Netflix confirmed to TechRadar that the streaming giant is set to raise rates on most North American customers starting as early as today (Friday, January 14, 2022).
The price hikes range from $1 to $2 across Netflix's streaming plan options.
Individual subscribers on the Basic Plan who do not get HD content will pay $9.99 a month (up from $8.99). This means the company is now a penny away from its baseline service costing double digits ($10 or more). In Canada, however, the Basic tier remains at $9.99 CAD.
A Standard Plan, one that allows two simultaneous HD streams starts at the odd number of $15.49 a month ($16.49 CAD), which is up from $13.99.
Premium, which allows for up to four screens streaming Ultra HD 4K television at once, jumps from $17.99 to $19.99 a month ($20.99 CAD).
Netflix told TechRadar, "We understand people have more entertainment choices than ever and we’re committed to delivering an even better experience for our members. We’re updating our prices so that we can continue to offer a wide variety of quality entertainment options. As always we offer a range of plans so members can pick a price that works for their budget.”
For new subscribers, these tier prices are effective immediately. Existing subscribers will see the increases in the coming weeks, after being notified via email. Put simply, your next bill should reflect the monthly increase.
This is the second time in two years Netflix has raised subscription prices.
Why is Netflix doing this?
Netflix's decision should not come as a surprise. It faces new and growing competition from Amazxin Video, Apple, and surging Disney+, which, according to Statistica (opens in new tab), has already grown to 118M subscribers only two years after launch. Netflix is still the leader with 214M subscribers.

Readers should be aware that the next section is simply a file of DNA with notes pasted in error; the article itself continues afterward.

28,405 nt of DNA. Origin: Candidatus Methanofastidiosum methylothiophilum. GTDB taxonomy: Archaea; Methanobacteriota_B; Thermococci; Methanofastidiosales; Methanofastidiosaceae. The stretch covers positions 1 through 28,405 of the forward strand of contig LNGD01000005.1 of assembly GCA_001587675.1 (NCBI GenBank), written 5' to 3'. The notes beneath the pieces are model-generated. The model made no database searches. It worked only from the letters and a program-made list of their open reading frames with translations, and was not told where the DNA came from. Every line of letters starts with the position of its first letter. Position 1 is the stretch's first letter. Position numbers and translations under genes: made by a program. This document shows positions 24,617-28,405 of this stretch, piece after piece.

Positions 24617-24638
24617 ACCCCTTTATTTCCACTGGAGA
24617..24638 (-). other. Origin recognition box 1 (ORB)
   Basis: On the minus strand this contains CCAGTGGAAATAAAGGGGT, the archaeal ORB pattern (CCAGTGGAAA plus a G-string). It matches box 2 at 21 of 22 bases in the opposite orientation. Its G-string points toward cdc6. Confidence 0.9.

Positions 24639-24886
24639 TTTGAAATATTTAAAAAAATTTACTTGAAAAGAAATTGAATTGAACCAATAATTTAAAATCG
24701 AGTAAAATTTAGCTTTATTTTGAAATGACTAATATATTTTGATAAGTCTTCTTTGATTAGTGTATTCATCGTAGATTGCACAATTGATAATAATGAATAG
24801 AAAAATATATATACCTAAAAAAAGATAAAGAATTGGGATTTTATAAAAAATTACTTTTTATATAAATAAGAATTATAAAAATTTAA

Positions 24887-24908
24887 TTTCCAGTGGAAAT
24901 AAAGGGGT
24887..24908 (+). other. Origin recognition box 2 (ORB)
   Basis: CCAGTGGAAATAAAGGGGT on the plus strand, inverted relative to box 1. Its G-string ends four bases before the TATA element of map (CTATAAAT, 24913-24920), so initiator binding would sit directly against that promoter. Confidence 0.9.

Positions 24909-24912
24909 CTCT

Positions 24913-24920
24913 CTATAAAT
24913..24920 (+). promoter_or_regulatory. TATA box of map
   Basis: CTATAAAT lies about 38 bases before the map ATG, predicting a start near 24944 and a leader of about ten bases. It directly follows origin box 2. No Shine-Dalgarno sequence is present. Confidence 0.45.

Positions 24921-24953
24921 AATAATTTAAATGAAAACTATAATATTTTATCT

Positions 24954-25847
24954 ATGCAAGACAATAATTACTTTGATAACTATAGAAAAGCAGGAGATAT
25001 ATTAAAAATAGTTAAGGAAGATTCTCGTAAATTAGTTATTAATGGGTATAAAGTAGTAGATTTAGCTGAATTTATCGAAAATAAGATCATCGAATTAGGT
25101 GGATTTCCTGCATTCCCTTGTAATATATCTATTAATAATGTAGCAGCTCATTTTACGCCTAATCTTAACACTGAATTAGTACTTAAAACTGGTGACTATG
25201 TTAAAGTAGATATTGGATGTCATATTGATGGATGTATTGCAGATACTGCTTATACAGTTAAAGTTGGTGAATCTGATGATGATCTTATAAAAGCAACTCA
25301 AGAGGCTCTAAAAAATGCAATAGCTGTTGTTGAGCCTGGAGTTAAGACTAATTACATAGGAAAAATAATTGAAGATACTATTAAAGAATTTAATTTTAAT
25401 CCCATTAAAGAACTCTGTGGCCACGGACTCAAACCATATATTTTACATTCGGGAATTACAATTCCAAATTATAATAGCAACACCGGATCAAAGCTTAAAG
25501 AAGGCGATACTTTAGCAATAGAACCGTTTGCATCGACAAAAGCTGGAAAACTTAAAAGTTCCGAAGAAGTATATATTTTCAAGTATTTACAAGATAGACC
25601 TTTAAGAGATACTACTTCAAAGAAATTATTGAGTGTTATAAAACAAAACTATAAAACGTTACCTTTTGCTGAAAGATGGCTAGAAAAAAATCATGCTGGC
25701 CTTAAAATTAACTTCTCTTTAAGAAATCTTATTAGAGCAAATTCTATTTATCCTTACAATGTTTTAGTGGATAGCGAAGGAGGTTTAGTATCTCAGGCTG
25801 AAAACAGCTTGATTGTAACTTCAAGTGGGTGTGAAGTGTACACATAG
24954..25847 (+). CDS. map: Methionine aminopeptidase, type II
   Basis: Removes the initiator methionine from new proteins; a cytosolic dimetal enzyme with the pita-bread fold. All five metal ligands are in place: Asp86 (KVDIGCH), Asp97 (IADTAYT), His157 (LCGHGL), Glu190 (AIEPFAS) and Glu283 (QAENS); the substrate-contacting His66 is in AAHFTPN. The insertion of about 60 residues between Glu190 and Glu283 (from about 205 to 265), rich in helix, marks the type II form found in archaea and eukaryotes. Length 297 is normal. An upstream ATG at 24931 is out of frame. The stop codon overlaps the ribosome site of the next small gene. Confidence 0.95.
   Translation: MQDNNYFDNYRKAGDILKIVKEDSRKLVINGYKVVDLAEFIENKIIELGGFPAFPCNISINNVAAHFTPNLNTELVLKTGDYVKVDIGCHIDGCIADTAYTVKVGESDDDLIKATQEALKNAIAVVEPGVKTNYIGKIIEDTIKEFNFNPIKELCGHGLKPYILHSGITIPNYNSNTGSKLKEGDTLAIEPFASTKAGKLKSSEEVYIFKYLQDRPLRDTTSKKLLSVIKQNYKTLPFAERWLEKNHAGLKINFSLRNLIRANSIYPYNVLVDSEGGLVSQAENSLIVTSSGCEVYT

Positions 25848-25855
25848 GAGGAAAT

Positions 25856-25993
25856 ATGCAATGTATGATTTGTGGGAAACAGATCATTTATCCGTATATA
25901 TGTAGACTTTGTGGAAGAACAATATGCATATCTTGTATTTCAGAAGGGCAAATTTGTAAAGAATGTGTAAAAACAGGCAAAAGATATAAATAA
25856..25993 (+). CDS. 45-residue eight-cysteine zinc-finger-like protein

Staying ahead of that competition means fresh series, new movies, and original content concepts. All of that costs money - billions of it. In 2021, Netflix spent a reported $17 billion on content. It may spend far more than (opens in new tab) that this year.
That money comes, in part, from subscription fees. Now those fees are going up to support Netflix in its quest to stay number one.
What can U.S. consumers do to manage costs? They can level down from, say, Premium to Standard, or if they watch all of their Netflix on a tiny smartphone screen, even consider the $9.99 no HD plan.
The other option is switching to Disney+, which costs just $7.99 a month, or AppleTV, a budget-friendly $4.99 a month. Just remember, those streaming platforms do not have The Witcher, Stanger things, or most of the Disney, Marvel, and Star War franchise films.